History of the Domesticated Cat

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© Mark Knobil / NGT

The cat: a mysterious creature, at once loving and aloof. As a species, cats are proven survivors – they thrive on the islands of Antarctica, alongside giant lizards in the Galapagos and as urban scavengers in the world’s biggest cities.

Across the globe, there are more than 600 million domestic cats living in homes on six continents. But how did it become a human companion? Researchers are studying the cat’s DNA blueprint to learn more about its journey from wild animal to sofa-loving pet.

Normal wild cats are solitary, elusive animals, hunting in the darkness of night. And by examining the contents within a wildcat’s stomach, researchers are discovering clues about its relationships with humans.

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© Jodi Kendall

According to Charlotte-based veterinarian Joy Fine, “wild cats will often not eat the intestinal tract of herbivores – such as rabbits – as they usually don’t eat vegetation.” So if the natural prey is found within a wild cat’s stomach, this indicates that the animal is feral, with normal wild feeding and hunting behaviors – but cooked foods and house mice in the intestines signal that cohabitation with humans.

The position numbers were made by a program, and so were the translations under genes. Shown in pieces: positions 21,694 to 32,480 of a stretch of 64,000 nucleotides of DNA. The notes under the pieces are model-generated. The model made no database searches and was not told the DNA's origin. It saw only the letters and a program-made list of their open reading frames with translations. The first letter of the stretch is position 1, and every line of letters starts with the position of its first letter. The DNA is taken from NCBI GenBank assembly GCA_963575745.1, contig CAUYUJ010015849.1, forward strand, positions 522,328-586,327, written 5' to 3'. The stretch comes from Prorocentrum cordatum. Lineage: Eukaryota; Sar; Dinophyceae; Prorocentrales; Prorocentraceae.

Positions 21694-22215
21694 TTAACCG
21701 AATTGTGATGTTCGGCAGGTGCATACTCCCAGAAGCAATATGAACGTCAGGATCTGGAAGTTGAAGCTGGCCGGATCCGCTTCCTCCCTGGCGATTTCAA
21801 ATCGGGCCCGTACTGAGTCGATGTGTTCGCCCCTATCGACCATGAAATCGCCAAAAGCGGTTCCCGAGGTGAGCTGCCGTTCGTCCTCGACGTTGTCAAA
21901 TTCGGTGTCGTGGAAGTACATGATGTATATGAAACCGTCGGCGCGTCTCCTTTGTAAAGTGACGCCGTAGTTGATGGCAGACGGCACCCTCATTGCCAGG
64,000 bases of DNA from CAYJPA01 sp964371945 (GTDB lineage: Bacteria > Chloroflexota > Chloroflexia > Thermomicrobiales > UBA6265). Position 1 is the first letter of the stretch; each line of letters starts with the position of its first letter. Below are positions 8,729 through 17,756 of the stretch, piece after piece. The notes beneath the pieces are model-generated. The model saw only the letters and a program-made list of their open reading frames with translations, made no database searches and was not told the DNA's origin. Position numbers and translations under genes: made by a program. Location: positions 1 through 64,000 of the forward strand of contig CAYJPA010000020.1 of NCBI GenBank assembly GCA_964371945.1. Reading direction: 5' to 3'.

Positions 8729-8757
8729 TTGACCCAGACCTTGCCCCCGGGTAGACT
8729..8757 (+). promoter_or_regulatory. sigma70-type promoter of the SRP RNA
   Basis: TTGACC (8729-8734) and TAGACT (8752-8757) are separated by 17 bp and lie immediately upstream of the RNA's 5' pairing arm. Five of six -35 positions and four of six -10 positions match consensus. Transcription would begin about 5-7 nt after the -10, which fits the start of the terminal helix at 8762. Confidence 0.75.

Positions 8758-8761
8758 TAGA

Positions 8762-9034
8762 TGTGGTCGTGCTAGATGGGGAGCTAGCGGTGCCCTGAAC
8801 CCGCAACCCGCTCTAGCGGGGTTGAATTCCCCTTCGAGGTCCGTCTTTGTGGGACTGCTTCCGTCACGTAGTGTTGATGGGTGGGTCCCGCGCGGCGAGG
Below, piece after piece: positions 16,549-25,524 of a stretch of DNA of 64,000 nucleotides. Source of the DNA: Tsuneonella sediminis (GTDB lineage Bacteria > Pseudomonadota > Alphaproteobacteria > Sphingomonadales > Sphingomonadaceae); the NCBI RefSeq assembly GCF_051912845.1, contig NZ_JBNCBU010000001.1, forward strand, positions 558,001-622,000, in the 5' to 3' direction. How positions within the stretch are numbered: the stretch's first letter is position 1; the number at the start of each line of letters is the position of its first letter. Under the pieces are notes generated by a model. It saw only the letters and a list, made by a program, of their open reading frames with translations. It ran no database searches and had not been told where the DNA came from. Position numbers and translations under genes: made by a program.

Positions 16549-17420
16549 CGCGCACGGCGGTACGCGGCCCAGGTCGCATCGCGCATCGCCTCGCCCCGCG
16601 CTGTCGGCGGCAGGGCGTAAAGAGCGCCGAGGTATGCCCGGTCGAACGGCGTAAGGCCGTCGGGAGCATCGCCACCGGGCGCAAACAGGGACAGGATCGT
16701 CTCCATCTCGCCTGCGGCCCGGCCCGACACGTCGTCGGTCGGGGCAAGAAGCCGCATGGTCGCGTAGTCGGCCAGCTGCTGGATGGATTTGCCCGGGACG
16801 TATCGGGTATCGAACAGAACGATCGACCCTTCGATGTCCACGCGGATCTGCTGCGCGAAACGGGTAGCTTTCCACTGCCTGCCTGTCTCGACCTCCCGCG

Did people once intrude upon wild cat habitat or did the feral feline venture close to settlements by choice?

Learn more about the domesticated cat by tuning in to Science of Cats, Wednesday 12/22 at 10P et/pt on Nat Geo Wild.


  1. Karen
    September 2, 2012, 5:32 pm

    WHY would you feature somebody like Nina Atkins and those stupid “wedding” scenes!? What a complete waste of valuable air time that could have been utilized to benefit cats. Then to make it even worse, you basically encouraging that sort of irresponsible “breeding” by promoting what she can sell her genetic mutations for. Disgusted. What a complete wasted opportunity to promote and educate about shelter cats…there are MILLIONS of cats being killed every year in the US due to lack of space in shelters and you decided to showcase Nina Atkins!? What is wrong with the producers of this program? I am appalled at the poor content of this program. Such a dissappointm

  2. […] are believed to be about 600 million domesticated cats in the world. Scientists who’ve conducted DNA studies believe most felines […]